Picture a woman sat on a cold stone ledge, abutted by horsehair upholstered bolsters at either side of her physique. Her russet-red curls cascade over her clavicle, inching down her bodice further as she cranes her head over a wooden frame. She is counting, the flickering fire to her left is spitting out embers; it keeps interrupting her concentration. She finally punctures the needle through the taut canvassing and pulls a claret red thread through to its end, with a satisfying tug.
I walk in. My footsteps echo with every strike on the flagstone floor. The wind howls shrill outside the shuttered windows, and a horse’s hooves clatter on the cobbles somewhere. I sit down opposite her, on a perch identical to her own. Without raising her head, she lifts her gaze and her eyes glide up to meet mine.
She looks back down at her sampler, unphased. I open my bag and retrieve my hoop, skeins, and needle. I hold the needle up to the fire, the flames dance through the tiny eye and I thread it on the first try. I look to her for a good-tempered congratulation, from one embroideress to another, but she’s not looking at me. She continues to pour over the rosewood frame.
“That’s a bit of a fire hazard there, isn’t it?”
She casts a playful scowl in my general direction. I continue with my work. Strewn about my ledge are some of my completed pieces – for my own reference – and I sense she may be looking at them. Surprisingly, she is: and with quiet admiration. She seems pleased that my samplers deviate little from the style of her own. The creatures, the flowers, the personal dedications with names and dates and years, all look like hers.
She stands and brushes her floor-length skirt and apron down, ridding herself of thread ends, which fall silently to the floor to join the tiny mortar rubble, shed from the oft-used alcove in which we are sat. She steps closer to me and sinks down gracefully beside my seat – it is as if her legs have sunken into the floor beneath her, like a spectre, or a swan – then takes one of the pieces in her delicate, bejewelled fingers, and smiles.
“So you like Shakespeare then?”
She nods keenly, then returns to her seat. I pull out my phone, dragging the brightness all the way up to see clearly in the murky light. I check Pinterest to ensure my design matches the reference image, before I make the final stitch. She lifts her gaze again, and she sees my face is lit with white light, as opposed to the amber glow of the dying fire. She recoils. Satisfied, I puncture my needle through the taught canvassing and pull a claret red thread through to its end, with a satisfying tug.
I notice she is watching me, an aggrieved look etching across her face. I hold the finished piece up to her, while looking at it from the side, admiring my creation. An airborne cherub, pulled by a winged crown, is abutted by the name of my favourite Queen song above and below.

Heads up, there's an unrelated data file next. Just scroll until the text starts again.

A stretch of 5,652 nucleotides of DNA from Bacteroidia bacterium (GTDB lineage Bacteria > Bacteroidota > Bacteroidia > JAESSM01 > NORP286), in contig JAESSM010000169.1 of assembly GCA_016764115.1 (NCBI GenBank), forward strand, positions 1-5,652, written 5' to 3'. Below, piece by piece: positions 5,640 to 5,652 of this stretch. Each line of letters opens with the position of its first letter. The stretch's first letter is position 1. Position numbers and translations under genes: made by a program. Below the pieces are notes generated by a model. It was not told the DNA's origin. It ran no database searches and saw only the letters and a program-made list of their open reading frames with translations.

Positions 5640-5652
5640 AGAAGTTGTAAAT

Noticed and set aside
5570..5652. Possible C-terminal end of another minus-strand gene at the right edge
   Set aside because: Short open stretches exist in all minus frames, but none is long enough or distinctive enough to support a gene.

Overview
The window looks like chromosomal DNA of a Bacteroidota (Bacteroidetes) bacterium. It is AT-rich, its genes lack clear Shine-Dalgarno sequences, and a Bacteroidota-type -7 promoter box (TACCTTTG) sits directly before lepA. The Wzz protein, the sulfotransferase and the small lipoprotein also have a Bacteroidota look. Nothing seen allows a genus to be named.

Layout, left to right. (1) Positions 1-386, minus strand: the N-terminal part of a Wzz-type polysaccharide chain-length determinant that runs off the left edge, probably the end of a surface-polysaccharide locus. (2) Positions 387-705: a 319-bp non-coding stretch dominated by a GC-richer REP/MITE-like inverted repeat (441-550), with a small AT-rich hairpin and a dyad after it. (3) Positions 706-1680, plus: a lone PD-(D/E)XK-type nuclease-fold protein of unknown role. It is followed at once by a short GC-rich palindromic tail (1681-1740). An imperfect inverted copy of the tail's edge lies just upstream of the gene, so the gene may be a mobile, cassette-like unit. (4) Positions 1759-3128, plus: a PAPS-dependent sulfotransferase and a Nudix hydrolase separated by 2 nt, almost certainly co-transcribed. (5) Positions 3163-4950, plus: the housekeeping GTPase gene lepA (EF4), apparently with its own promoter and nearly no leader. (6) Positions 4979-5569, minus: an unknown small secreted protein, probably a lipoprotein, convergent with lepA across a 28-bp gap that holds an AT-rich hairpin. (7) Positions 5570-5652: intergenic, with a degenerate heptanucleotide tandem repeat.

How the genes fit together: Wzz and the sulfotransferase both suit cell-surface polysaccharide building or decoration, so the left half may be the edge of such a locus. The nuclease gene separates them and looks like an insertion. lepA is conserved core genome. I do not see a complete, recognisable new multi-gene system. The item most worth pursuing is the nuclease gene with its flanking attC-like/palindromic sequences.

She reads the words, and her frame clatters into the hearth, engulfed by creeping flames, as she flees the room.
“What?” I call after her, “Don’t you like Queen?”
I am burnt at the stake the following noon.
When I have ample time and gifts due to be given, I turn to cross stitch embroidery. In lockdown I had both of these, plus a burning desire to pass time as quickly as possible, and a persistent need to calm my general nerves. I decided to create a piece for Storehouse featuring the embroidery I had completed, not only to provide some interesting visuals (with the permission of the recipients), but also to explore the idea of domesticity over time. The practice of embroidery has kept many a housebound and confined person occupied over the centuries; historically without the internet, healthcare, leisure and recreational pursuits that don’t fall into the category of ‘blood sports’, and other things we take for granted- that are accessible to us both in and out of lockdown. I wanted to show very overtly the similarities and differences between times gone by and our own, using the specific angle of one creative discipline as a connective point.
Instead of using my normal pseudo-academic style of writing, I wanted to indulge my ability to write in a deeply descriptive and immersive storytelling fashion, in a genre (some kind of perverse fantasy-comedy hybrid) that I occasionally delve into, but remains firmly in the bottom drawer, never destined to see the light of day. Togetherness in spite of the boundary of time is something easily conveyed when not writing literally.
The scene, pathetic fallacy, and overarching mood of the piece is loosely inspired by the poem The Highwayman by Alfred Noyes, first published in August 1906.
I want this to leave you with more questions than answers.
Words: Alice Laycock, Storehouse Content Team, @laycockinteriors